Trust scientists when they say the words "super wolf blood" are going to make your weekend better.
Those words are what make tonight's total lunar eclipse more special than most.
Tonight's eclipse will feature a moon that is closer to the Earth than usual (known as a "supermoon"), with a hint of red (known as a "blood moon"), and it is happening in the cold days of January, when some American Indian tribes refer to a full moon as a "wolf moon" because of howling wolves.
Skies will mostly be clear across the southern United States, leaving much of the rest of the nation -- where clouds are expected -- envious.
Arkansans who plan to catch the "super blood wolf moon" will need to wear lots of layers to be able to fully appreciate the 62-minute totality, meteorologist Travis Shelton said.
Shelton, who works for the National Weather Service in North Little Rock, said temperatures will be in the low 30s for most of Arkansas tonight and in the upper 20s for those in northern Arkansas. Wind should be light, he said.
"It's pretty cold, but it looks pretty clear," Shelton said.
Watchers should be prepared to stay up late.
The eclipse begins at 8:36 p.m., but it doesn't reach totality until 10:41 p.m. The maximum eclipse will occur at 11:12:14 p.m. The eclipse ends at 1:48:02 a.m.
"This one is particularly good," Rice University astrophysicist Patrick Hartigan told The Associated Press. "It not only is a supermoon and it's a total eclipse, but the total eclipse also lasts pretty long."
This eclipse also will occur high overhead, in the highest section of the zodiac, according to the Farmer's Almanac.
Unlike a solar eclipse, this one is viewable without special eye protection. In a total solar eclipse, the moon obscures the sun for viewers on Earth. In a total lunar eclipse, Earth obscures the sun from the moon.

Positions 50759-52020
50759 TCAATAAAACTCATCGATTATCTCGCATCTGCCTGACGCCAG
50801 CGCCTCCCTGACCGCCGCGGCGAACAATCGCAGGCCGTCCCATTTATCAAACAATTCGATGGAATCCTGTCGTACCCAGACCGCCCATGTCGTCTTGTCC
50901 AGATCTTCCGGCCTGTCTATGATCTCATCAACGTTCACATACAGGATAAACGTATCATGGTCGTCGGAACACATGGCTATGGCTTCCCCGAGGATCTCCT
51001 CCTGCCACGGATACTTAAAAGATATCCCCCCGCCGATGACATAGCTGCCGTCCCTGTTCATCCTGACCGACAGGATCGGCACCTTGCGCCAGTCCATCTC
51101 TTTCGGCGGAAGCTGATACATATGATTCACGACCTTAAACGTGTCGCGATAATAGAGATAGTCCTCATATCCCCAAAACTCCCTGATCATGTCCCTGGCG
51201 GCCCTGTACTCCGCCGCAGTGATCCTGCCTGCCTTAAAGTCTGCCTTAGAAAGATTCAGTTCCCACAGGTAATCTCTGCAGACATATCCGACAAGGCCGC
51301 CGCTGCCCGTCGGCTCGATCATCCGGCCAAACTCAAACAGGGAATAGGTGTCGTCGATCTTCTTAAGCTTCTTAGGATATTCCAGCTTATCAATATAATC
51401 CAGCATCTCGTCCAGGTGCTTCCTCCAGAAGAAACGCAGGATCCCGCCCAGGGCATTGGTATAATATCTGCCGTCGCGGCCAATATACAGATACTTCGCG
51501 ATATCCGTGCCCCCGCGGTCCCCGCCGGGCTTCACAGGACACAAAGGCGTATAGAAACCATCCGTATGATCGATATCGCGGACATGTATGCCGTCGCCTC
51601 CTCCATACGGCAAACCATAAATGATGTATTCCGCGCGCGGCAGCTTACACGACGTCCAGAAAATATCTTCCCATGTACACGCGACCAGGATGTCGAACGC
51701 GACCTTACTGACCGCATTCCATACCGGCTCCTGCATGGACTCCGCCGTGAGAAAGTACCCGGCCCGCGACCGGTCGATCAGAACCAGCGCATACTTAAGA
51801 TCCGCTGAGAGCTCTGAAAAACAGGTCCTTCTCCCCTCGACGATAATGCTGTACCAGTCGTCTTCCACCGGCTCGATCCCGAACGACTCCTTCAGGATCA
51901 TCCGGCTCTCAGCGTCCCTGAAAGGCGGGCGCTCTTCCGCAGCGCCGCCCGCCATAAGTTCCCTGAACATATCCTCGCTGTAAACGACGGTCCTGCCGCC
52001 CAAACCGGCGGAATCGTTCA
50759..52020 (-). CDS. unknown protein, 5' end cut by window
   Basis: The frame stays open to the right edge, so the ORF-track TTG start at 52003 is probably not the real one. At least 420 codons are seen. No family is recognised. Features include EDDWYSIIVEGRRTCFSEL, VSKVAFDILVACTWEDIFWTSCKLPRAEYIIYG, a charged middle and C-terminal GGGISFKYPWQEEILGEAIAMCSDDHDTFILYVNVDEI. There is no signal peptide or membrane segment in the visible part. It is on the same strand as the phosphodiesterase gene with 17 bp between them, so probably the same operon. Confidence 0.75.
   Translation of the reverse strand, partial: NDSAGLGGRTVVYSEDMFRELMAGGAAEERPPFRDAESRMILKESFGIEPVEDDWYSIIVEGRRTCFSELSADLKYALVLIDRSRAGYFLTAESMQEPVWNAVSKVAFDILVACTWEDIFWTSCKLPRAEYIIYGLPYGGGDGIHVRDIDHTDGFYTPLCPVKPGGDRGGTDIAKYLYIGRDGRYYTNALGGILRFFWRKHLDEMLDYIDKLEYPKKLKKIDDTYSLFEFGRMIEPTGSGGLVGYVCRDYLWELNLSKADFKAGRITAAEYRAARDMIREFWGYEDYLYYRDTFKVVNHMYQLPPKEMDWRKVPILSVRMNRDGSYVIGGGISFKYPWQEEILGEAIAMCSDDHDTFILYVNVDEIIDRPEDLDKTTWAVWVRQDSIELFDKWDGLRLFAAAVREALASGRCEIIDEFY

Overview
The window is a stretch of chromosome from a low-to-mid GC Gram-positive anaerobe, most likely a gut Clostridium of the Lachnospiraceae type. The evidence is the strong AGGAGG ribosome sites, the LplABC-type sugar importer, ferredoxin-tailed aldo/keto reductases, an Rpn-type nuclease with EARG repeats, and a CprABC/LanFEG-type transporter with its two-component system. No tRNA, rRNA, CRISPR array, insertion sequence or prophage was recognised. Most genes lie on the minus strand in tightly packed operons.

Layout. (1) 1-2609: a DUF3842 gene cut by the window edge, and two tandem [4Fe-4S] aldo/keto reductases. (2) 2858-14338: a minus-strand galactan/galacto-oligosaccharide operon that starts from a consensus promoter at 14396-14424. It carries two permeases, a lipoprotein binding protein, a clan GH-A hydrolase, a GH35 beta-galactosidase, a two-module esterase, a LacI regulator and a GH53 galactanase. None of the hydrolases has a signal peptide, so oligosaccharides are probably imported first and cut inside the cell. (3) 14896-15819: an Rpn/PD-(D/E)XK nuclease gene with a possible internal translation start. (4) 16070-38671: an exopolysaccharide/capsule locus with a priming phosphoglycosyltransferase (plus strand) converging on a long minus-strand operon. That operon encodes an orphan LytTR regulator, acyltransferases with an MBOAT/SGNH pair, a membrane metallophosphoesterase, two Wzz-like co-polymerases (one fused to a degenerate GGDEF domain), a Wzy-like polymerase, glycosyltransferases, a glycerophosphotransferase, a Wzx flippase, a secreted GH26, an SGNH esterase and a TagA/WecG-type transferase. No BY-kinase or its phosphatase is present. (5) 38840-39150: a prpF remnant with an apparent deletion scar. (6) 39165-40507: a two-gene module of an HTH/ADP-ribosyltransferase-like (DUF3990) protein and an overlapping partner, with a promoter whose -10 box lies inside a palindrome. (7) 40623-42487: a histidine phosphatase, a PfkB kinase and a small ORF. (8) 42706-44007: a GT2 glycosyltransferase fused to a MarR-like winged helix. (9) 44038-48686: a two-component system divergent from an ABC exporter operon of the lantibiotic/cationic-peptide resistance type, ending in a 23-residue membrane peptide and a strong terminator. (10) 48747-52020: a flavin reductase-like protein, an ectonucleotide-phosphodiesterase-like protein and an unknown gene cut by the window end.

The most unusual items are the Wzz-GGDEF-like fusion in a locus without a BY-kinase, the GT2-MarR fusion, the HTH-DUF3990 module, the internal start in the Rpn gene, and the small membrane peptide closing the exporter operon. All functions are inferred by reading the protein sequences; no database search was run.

During totality, the moon will grow redder when the only light that reaches the moon's surface -- for viewers on Earth -- will be from the edges of the Earth's atmosphere, according to NASA. The term "blood moon" refers to that and sometimes to when the moon appears reddish because of other substances in the air, such as dust, smoke or haze.
Before totality, portions of the moon will be obscured as the Earth passes between the sun and moon.
The last super blood moon total lunar eclipse that was visible in North America was obscured for much of Arkansas because of cloud cover. That was Sept. 27, 2015.
Cities across the country have planned eclipse-viewing events for tonight, although none appear to be scheduled for Little Rock or other large cities in Arkansas.
In ancient times, lunar eclipses were often feared or believed to signal pending or needed transformation. When understanding of the eclipse phenomenon spread, Christopher Columbus once used his knowledge of a coming lunar eclipse to manipulate a Caribbean tribe into continuing to feed his crew.
The next total eclipse will be in 2021.
The total eclipse should be visible, weather permitting, throughout the Americas, the Caribbean, Greenland, Iceland, Ireland, Great Britain, Portugal, Norway and portions of Spain, France, Sweden, Finland, Russia, Western Sahara and Mauritania, according to NASA.
The rest of the world will be turned too close to the sun, going about their Mondays, with the exception of Hawaii and westernmost portions of the Alaskan peninsula, where it will still be Sunday.
Hawaii and westernmost portions of the Alaskan peninsula will see a partial lunar eclipse, as will Africa (except most of Madagascar), Europe and the Middle East. Japan, part of New Zealand and eastern Pacific islands also will see partial eclipses.
This will be the first of three full supermoons this year, according to the AP. A moon is a supermoon when it is on the part of its orbit that is closest to Earth. Tonight's moon will be about 222,000 miles away. The Feb. 19 supermoon will be a bit closer, and the one March 20 will be the farthest.
State Desk on 01/20/2019
Print Headline: Eclipse tonight is super unique; Arkansas skies clear for blood moon